|Author:||Jennifer Nansubuga Makumbi|
Publishers Weekly Best Books of 2017Longlisted for the Etisalat Prize for Debut African FictionWinner of the Commonwealth Short Story Prize"A soaring and sublime epic. One of those great stories that was just waiting to be told."--Marlon James, Man Booker Prize-winning author of A Brief History of Seven KillingsFirst published in Kenya in 2014 to critical and popular acclaim, Kintu is a modern classic, a multilayered narrative that reimagines the history of Uganda through the cursed bloodline of the Kintu clan. Divided into six sections, the novel begins in 1750, when Kintu Kidda sets out for the capital to pledge allegiance to the new leader of the Buganda Kingdom. Along the way, he unleashes a curse that will plague his family for generations. In an ambitious tale of a clan and a nation, Makumbi weaves together the stories of Kintu's descendants as they seek to break from the burden of their shared past and reconcile the inheritance of tradition and the modern world that is their future.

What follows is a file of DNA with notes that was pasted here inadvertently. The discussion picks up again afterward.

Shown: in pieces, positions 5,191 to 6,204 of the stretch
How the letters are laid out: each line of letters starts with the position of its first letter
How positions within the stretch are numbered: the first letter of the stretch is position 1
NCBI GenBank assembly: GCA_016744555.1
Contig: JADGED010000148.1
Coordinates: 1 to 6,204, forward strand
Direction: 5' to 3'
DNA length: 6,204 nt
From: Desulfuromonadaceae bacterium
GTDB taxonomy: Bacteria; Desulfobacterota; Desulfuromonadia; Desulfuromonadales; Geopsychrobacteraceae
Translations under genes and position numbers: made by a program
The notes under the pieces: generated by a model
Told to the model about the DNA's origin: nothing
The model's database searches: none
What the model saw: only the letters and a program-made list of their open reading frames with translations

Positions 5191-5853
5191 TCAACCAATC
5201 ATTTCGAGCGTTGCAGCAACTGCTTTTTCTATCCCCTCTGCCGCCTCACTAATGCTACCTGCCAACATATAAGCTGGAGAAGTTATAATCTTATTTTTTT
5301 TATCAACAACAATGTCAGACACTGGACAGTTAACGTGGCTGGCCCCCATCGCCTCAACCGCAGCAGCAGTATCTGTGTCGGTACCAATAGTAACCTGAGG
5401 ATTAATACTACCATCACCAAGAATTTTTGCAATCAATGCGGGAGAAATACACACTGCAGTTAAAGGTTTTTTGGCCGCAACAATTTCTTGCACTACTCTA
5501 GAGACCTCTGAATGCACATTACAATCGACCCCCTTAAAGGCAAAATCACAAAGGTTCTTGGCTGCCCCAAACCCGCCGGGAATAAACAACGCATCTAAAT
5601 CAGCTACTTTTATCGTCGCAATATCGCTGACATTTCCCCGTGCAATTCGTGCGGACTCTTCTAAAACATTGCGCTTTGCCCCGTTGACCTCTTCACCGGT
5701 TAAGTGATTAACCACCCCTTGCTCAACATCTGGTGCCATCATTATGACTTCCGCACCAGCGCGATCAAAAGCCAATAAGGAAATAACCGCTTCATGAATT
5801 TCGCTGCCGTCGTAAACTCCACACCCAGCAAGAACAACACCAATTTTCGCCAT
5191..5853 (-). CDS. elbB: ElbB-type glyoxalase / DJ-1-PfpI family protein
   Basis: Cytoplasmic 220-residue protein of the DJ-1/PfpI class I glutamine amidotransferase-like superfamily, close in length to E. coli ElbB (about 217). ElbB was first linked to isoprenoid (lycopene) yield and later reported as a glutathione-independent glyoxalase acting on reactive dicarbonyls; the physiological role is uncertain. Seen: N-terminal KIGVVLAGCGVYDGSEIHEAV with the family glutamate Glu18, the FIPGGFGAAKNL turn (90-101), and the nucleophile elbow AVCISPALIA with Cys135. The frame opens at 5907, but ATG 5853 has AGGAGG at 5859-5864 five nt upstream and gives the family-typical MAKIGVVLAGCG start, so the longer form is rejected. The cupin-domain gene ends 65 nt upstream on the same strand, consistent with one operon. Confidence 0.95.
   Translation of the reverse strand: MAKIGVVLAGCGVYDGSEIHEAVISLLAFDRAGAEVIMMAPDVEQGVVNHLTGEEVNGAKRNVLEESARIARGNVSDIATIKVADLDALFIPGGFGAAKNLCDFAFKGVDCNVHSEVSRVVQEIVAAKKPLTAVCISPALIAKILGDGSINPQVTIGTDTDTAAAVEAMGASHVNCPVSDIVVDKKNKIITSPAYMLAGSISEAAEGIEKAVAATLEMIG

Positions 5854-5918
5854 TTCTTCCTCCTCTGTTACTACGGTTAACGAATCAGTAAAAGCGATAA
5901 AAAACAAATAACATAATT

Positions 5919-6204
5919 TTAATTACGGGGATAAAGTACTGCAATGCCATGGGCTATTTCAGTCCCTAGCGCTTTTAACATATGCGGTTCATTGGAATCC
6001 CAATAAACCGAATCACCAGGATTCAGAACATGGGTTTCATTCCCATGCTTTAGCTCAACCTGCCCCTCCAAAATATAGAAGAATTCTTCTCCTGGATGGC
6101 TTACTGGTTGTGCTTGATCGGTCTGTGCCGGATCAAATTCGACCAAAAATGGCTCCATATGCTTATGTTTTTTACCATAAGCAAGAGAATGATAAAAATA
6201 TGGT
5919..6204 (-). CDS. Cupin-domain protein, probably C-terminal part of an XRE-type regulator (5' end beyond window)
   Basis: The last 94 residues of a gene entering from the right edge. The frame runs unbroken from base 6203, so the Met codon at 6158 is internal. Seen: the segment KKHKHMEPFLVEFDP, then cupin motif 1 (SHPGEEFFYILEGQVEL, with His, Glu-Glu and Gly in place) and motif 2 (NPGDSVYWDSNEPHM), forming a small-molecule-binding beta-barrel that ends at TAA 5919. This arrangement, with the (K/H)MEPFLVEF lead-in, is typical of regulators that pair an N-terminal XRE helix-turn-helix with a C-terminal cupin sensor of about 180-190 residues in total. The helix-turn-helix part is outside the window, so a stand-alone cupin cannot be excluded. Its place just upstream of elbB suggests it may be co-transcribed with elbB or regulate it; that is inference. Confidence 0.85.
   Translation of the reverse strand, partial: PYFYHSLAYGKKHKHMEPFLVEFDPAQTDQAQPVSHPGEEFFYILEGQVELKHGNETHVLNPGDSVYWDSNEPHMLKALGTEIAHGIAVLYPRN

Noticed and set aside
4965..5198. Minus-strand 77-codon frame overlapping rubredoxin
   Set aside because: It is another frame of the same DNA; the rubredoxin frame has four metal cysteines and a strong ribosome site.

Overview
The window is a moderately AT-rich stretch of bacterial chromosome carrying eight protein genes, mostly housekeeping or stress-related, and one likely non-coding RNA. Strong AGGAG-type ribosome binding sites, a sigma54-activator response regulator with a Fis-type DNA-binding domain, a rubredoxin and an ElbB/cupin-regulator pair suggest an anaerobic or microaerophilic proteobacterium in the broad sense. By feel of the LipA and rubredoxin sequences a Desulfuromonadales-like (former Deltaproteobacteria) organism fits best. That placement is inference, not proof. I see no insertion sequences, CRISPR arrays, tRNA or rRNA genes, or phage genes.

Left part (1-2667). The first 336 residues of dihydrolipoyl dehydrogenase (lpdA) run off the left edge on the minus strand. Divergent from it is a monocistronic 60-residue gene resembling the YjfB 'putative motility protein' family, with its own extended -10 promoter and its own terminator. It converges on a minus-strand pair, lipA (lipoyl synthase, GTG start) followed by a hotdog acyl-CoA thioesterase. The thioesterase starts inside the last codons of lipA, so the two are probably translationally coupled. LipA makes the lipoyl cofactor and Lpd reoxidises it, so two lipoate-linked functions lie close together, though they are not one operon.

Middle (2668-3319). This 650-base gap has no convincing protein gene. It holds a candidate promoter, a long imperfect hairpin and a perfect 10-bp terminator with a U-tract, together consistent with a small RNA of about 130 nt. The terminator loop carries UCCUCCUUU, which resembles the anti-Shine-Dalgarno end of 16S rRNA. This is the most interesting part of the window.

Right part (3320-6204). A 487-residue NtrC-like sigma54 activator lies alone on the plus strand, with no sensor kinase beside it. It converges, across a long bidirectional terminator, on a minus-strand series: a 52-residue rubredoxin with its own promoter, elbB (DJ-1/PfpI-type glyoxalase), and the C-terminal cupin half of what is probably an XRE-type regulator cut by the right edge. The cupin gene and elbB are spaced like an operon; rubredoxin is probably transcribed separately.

'A soaring and sublime epic. One of those great stories that was just waiting to be told.' * Marlon James, Man Booker Prize-winning author of A Brief History of Seven Killings * `The most important book to come out of Uganda for half a century.' * Giles Foden, author of The Last King of Scotland * `I recommend Jennifer Nansubuga Makumbi's Kintu, a sprawling, striking epic...It reminded me of some of my favorite long novels from the past few years, including Marlon James's A Brief History of Seven Killings, Eka Kurniawan's Beauty Is a Wound, and Annie Proulx's Barkskins.' * Gabe Habash, author of Stephen Florida * 'History in the form of an unrelenting curse pervades the present in this epic novel that questions if we can ever fully recover from the wounds of the past.' * Bookbag * `An epic and enigmatic masterpiece.' * The Riveter * `Kintu is by far my favorite book of the year (perhaps of the past several)...absolutely unforgettable.' * BookBrowse * 'Kintu got me through many a quiet evening... It's an epic read, best taken at a steady pace, which begins in 1750 and culminates in the present day, simultaneously exploring the role of family bonds, ancestral legacies, and the state of modern Uganda. It deserves hefty British sales when it comes out here in January.' * Michela Wrong, journalist and author * `In this captivating multigenerational family saga, Makumbi has gifted us with an exquisite and powerful debut. Written in delightful prose, bold and ambitious, Kintu is easily one of the best novels I have read this year.' * Chika Unigwe, author of On Black Sisters' Street * `A bold, sweeping epic, ambitious and very well crafted. The kind of book you hope everyone will read.' * Tendai Huchu, author of The Hairdresser of Harare * 'Magisterial.' * New York Review of Books * 'Kintu is a masterpiece, an absolute gem, the great Ugandan novel you didn't know you were waiting for.' * The New Inquiry * 'A masterpiece of cultural memory, Kintu is elegantly poised on the crossroads of tradition and modernity.' * Publishers Weekly (Starred Review) * 'A work of bold imagination and clear talent.' * Ellah Wakatama Allfrey, editor of Africa39 * 'Makumbi is clearly a creative genius.' * Tope Salaudeen-Adegoke, Wawa Book Review * 'Passionate, original, and sharply observed, the novel decenters colonialism and makes Ugandan experience primary.' * Book Riot * 'This is an extraordinary novel about a family bound together by love, betrayal, and an age-old curse, told in gripping language that continually surprises. A literary triumph.' * Maaza Mengiste, author of Beneath the Lion's Gaze * 'Impressive... Reminiscent of Chinua Achebe's Things Fall Apart, this work will appeal to lovers of African literature.' * Library Journal (Starred Review) * 'An ambitious modern epic that takes in family saga and the history of Uganda, fusing the urgency of the present with the timelessness of myth.' * Jamal Mahjoub, author of The Drift Latitudes * 'Kintu is not just the story of a family, but a story of Uganda, a country whose history begins before colonization and encompasses far more than just that chapter.' * Mary Pappalardo, New Delta Review * 'Our histories and our names have stories that we cannot afford to keep quiet about.' * Nyana Kakoma, Africa In Words *